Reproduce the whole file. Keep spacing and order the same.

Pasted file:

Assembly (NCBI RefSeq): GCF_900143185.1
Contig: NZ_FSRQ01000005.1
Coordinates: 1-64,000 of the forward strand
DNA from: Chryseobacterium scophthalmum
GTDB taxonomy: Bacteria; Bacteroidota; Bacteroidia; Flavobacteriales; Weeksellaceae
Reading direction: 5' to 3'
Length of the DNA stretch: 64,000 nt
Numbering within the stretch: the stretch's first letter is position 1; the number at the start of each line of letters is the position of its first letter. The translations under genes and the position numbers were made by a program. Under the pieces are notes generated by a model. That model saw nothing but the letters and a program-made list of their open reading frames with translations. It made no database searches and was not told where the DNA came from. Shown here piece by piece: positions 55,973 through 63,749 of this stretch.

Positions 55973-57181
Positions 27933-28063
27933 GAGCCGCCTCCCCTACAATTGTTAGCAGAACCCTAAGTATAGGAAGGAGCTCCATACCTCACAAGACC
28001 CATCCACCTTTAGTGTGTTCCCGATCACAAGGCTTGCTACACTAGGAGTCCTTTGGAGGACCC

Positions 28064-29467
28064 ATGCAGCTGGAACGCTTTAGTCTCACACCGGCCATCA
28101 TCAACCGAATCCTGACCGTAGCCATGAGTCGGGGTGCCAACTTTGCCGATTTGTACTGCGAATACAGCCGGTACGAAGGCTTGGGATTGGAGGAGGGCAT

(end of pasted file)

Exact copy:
Assembly (NCBI RefSeq): GCF_900143185.1
Contig: NZ_FSRQ01000005.1
Coordinates: 1-64,000 of the forward strand
DNA from: Chryseobacterium scophthalmum
GTDB taxonomy: Bacteria; Bacteroidota; Bacteroidia; Flavobacteriales; Weeksellaceae
Reading direction: 5' to 3'
Length of the DNA stretch: 64,000 nt
Numbering within the stretch: the stretch's first letter is position 1; the number at the start of each line of letters is the position of its first letter. The translations under genes and the position numbers were made by a program. Under the pieces are notes generated by a model. That model saw nothing but the letters and a program-made list of their open reading frames with translations. It made no database searches and was not told where the DNA came from. Shown here piece by piece: positions 55,973 through 63,749 of this stretch.

Positions 55973-57181
Positions 27933-28063
27933 GAGCCGCCTCCCCTACAATTGTTAGCAGAACCCTAAGTATAGGAAGGAGCTCCATACCTCACAAGACC
28001 CATCCACCTTTAGTGTGTTCCCGATCACAAGGCTTGCTACACTAGGAGTCCTTTGGAGGACCC

Positions 28064-29467
28064 ATGCAGCTGGAACGCTTTAGTCTCACACCGGCCATCA
28101 TCAACCGAATCCTGACCGTAGCCATGAGTCGGGGTGCCAACTTTGCCGATTTGTACTGCGAATACAGCCGGTACGAAGGCTTGGGATTGGAGGAGGGCAT